Here are 2019’s best unsecured credit cards

Here are 2019’s best unsecured credit cards:

Rank Card Name Designed For Annual Fee Expert Rating
1 Fingerhut Credit Account Poor Credit $0 ★★★★★ 4.7
2 Credit One Bank® Visa® Credit Card with Cash Back Rewards Fair $0 – $99 ★★★★★ 4.6
3 Total Visa® Card Fair, Bad Credit See Terms* ★★★★ 4.4
4 Milestone® Mastercard® – Bad Credit Considered Bad, Poor Credit $35 – $99* ★★★★ 4.3
5 Pink Netspend® Visa® Prepaid Card No Credit Check Variable Monthly Fee ★★★★ 4.0
6 First Access Solid Black VISA Credit Card Bad Credit See Terms ★★★★ 4.0
7 Milestone® Mastercard® with Free Choice of Card Image Fair / Good Credit $35 – $99* ★★★ 2.7

 

Over the past 30 years, we’ve all become accustomed to the flexibility that credit cards provide. It’s attractive to be able to pay electronically instead of carrying a lot of money around. However, many people have problems using a credit card and are forced to spend more on things they don’t need and pay back balances they owe.

Of course, banks like credit cards. Why not? They lend you money at high interest rates, knowing that most people do not repay the balance that pulls their debt uphill each month.

And if you approach your credit limit? No problem – banks are happy to offer you an increase in limit, so you can continue to spend money you don’t have.

Don’t get me wrong – fine if credit cards are used well. However, if not handled well, they can cause a lot of material damage.

So, if you owe credit cards and you’re not making any progress, here are some ideas.

Stop using the card. I know it sounds simple, but don’t use it again. Pay for everything.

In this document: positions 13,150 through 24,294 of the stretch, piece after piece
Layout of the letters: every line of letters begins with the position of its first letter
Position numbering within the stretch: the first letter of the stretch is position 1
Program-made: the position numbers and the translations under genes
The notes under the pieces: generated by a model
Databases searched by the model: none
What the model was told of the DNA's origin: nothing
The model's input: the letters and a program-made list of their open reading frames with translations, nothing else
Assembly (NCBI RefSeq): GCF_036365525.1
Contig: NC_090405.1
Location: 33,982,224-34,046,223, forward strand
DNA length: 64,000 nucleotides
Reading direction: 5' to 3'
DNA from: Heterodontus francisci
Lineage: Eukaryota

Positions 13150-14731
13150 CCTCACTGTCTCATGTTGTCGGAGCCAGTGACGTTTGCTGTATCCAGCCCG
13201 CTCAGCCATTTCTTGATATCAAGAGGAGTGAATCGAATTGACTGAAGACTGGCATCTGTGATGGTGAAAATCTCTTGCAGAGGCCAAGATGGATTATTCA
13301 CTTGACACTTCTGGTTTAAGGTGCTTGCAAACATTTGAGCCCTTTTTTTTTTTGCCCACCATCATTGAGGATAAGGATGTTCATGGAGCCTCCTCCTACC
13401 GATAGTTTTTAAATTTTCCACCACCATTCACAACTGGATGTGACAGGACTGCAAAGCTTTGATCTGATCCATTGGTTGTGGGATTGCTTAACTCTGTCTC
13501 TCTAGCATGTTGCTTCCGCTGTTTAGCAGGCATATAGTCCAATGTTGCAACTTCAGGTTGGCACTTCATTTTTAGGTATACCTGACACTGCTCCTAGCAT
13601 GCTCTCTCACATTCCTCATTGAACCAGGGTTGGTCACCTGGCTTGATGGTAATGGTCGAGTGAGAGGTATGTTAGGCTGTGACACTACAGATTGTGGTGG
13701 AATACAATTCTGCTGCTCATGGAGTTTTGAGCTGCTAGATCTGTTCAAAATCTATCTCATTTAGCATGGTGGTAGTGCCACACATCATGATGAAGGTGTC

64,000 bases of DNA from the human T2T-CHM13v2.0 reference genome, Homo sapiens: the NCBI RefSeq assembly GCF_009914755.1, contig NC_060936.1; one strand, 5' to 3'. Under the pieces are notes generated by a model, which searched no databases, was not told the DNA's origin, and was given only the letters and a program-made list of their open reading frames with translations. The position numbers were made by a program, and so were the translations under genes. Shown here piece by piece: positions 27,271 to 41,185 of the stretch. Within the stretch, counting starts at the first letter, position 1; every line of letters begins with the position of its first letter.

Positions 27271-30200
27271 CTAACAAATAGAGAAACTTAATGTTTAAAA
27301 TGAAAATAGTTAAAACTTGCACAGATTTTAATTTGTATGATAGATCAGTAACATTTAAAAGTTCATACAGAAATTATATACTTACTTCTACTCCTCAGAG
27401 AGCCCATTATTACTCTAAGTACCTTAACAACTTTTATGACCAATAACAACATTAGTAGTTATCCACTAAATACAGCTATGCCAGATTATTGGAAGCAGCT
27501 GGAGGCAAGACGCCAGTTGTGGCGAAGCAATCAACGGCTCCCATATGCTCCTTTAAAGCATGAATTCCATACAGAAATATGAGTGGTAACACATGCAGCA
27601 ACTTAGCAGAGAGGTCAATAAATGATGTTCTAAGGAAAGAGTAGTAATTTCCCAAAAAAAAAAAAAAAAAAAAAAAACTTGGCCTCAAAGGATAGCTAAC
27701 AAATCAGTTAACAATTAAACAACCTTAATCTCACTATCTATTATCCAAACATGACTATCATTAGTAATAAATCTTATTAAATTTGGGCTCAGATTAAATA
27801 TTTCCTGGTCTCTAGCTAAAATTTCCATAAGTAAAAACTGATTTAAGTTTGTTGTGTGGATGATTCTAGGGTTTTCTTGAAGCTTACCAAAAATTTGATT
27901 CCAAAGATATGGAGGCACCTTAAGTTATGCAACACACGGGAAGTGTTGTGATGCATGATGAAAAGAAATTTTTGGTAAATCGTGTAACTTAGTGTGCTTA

Do not add another penny to your credit card debt, even if you plan to pay immediately.

Shop around for a better deal. Nowadays, banks are catching your attention. Most financial institutions offer interest-free periods when financing existing card debt.

If you owe $ 20,000 to a credit card with a 20% interest rate, you pay about $ 4,000 a year. That’s a lot of money. Refinance and save 12 months of interest and save yourself $ 4,000.

Keep looking. When the interest-free period ends, most people stay with the credit card provider and start paying interest if there is still debt. Don’t be like them! Refinance and find another interest-free deal.

Spend less. I know it’s not fun, but that’s what got you into trouble – you spent the money you didn’t have. So now, not only do you stop spending money you don’t have, you can also start using a portion of your income to pay off your debt. So you spend less. Party is over.

Pay more than the card. Do you know that your statement has a minimum payment amount? Never pay for it. If you do, you will receive an old-age pension and still try to get rid of the debt.

So pay as much as possible from the card, but make sense. Don’t pay too much and pull back – this will be a cash advance and you’ll pay interest on that money.

Set a target and stick to it. If you owe $ 20,000 and you transfer to an interest-free deal each year, you can pay $ 10,000 a year and cut that debt within two years. So hard? Then try $ 5,000 a year for four years. Specify a destination and type it.

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